The South African economy is already on course for a strong recovery and significant growth next year, economic adviser to the Optimum Investment group Dr Roelof Botha told the Commercial Aviation Association of Southern Africa’s virtual 2020 symposium on Thursday. “The V-shaped economic recovery is on track,” he affirmed.
The Covid-19 pandemic had hit the travel and leisure sector very hard, both globally and in South Africa. But the development of Covid-19 vaccines had radically changed the outlook for the sector. He pointed out that, on the world’s major stockmarkets, travel and leisure stocks had surged by 5% to 30% following the announcement of the development of the first vaccine, by Pfizer.
Regarding the South African economy, the value of the country’s sovereign bonds had increased, which was “very very good news”, he highlighted. The rand had strengthened against the dollar, aiding importers, but was still undervalued, so still assisting exporters.
Under the impact of Covid-19, South Africa’s debt to gross domestic product (GDP) ratio had deteriorated. But this was unexceptional. “Every country in the world has experienced a decline in their debt to GDP ratios.” South Africa’s debt servicing costs were not insurmountable, especially if the economy grew. Economic growth would automatically reduce the debt to GDP ratio.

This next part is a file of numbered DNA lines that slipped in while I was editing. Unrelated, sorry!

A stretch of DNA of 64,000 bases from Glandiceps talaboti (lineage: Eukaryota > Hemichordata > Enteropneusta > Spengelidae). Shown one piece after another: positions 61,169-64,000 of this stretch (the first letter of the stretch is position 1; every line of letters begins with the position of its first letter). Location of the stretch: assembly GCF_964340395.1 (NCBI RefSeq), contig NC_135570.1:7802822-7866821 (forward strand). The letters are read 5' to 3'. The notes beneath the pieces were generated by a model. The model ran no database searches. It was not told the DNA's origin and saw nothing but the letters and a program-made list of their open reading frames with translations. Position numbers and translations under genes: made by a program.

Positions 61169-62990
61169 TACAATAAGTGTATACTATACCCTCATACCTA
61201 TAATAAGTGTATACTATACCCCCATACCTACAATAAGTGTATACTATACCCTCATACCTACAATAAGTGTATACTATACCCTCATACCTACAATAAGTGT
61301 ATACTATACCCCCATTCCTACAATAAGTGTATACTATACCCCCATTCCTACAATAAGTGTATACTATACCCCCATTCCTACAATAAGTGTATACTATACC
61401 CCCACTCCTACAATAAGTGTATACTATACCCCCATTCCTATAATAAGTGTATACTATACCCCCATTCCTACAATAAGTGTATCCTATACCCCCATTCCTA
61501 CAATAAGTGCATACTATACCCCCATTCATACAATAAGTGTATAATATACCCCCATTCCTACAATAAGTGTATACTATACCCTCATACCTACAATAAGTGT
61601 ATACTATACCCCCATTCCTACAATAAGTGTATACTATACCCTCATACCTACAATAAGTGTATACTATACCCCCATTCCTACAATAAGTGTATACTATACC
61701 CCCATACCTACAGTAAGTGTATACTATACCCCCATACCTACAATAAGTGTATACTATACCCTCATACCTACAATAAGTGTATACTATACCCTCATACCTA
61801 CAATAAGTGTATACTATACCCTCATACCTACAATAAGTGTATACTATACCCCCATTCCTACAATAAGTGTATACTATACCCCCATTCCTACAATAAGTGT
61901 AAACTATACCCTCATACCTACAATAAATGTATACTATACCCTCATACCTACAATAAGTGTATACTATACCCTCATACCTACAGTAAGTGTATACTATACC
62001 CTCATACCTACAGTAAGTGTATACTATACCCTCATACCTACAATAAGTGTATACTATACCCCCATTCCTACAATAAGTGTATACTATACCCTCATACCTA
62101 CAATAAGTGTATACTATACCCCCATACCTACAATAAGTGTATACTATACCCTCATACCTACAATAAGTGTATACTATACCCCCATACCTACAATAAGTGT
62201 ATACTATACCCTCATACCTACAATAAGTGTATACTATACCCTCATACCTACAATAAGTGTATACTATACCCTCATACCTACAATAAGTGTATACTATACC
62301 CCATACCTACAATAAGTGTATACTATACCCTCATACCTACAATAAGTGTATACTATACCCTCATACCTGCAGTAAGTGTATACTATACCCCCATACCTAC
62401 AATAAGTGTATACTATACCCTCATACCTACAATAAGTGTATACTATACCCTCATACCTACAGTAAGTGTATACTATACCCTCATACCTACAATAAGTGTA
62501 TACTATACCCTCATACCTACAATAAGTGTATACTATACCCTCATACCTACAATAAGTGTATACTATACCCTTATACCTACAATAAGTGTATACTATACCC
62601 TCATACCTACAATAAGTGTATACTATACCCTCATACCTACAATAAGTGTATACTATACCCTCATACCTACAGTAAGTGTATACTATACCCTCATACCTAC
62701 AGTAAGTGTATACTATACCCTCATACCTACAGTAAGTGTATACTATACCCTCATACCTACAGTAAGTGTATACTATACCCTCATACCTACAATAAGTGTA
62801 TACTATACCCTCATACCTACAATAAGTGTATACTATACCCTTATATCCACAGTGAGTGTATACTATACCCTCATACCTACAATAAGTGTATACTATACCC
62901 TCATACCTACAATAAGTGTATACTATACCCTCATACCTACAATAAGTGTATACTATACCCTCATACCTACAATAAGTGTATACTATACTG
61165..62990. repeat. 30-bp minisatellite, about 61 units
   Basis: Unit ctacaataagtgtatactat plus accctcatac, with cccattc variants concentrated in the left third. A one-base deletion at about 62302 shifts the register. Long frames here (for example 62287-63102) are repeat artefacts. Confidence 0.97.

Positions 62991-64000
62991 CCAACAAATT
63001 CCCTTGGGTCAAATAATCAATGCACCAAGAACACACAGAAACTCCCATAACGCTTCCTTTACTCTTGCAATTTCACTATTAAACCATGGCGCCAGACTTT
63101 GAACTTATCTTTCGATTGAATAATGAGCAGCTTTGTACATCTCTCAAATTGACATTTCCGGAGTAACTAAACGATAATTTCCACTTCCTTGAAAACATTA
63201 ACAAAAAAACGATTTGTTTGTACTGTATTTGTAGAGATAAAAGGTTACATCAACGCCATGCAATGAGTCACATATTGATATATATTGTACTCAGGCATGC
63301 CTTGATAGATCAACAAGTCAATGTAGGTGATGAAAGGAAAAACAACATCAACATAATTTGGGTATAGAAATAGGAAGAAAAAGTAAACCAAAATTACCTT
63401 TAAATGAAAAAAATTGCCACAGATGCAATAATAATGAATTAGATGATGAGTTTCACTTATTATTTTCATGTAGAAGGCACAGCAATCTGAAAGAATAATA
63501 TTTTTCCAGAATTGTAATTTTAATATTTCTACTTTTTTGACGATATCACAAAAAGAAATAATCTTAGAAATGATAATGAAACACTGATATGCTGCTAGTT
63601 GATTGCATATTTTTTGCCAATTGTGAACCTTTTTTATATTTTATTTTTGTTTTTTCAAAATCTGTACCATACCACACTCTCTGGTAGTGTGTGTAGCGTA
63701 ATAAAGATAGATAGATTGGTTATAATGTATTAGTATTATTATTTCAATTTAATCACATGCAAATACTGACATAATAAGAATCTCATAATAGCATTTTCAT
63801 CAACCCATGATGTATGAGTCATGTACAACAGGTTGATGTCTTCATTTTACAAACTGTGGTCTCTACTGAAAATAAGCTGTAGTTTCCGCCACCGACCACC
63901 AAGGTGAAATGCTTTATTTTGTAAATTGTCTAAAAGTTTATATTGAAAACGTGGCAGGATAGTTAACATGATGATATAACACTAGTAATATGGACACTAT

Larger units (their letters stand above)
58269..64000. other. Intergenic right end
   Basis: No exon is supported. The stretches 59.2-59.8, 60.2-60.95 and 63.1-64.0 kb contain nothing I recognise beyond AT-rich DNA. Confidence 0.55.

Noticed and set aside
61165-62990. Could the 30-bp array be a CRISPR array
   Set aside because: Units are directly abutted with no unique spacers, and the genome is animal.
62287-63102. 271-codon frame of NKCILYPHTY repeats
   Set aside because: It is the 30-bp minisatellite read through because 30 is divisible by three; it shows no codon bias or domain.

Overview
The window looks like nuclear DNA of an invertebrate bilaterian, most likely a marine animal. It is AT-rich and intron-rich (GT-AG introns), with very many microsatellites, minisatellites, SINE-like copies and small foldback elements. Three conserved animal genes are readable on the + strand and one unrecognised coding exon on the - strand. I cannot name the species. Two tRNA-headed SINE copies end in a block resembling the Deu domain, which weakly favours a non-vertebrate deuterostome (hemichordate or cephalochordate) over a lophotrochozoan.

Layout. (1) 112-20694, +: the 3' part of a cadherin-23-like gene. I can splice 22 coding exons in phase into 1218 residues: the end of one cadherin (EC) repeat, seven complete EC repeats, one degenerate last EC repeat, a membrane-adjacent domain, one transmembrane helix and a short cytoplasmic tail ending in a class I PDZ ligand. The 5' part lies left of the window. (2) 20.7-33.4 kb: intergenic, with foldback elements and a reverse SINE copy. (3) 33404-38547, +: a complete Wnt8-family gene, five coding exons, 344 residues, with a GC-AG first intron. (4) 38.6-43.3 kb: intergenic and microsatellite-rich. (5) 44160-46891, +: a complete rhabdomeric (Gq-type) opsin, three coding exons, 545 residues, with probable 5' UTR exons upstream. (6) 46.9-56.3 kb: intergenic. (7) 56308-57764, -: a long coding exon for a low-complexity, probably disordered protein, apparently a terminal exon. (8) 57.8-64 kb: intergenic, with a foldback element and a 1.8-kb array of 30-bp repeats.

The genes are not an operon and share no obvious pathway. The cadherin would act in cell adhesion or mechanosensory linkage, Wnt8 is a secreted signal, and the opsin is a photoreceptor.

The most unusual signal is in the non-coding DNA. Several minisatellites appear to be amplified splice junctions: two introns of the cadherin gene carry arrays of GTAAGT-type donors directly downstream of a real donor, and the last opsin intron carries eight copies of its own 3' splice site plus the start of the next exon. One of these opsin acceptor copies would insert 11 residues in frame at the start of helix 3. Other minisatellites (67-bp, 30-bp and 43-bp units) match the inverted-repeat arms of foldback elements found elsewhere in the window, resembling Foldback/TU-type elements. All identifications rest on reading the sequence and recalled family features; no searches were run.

“The other good news is that the world economy is recovering,” he said. “Next year will be a solid growth year for nearly every country in the world.”
Under the impact of the pandemic, new subsectors in the service industry had emerged. “Covid has thrust the Fourth Industrial Revolution upon us,” he observed.
The South African economy had been on a growth path before the pandemic had hit. The country could take the knock inflicted by Covid-19, provided the economy starting growing rapidly again. The indications, he assured, were that it would. Indeed, across a wide range of South African economic sectors the indications were for a strong recovery. The South African primary sector had delivered when needed, particularly agriculture.
“We have the lowest interest rates in 50 years – that’s good news,” he stressed. “Will that remain like that? I think so. Inflation is low. … Let’s hope the [South African] Reserve Bank keeps interest rates low for as long as possible.”
Although the first quarter of next year could still be tough, Botha expected the country to experience strong growth next year, perhaps 5.5%. The development of vaccines and their distribution would transform things for the better, especially for the travel and leisure sector. And once things started to return to normal, the travel and leisure sector would experience a “pronounced recovery”.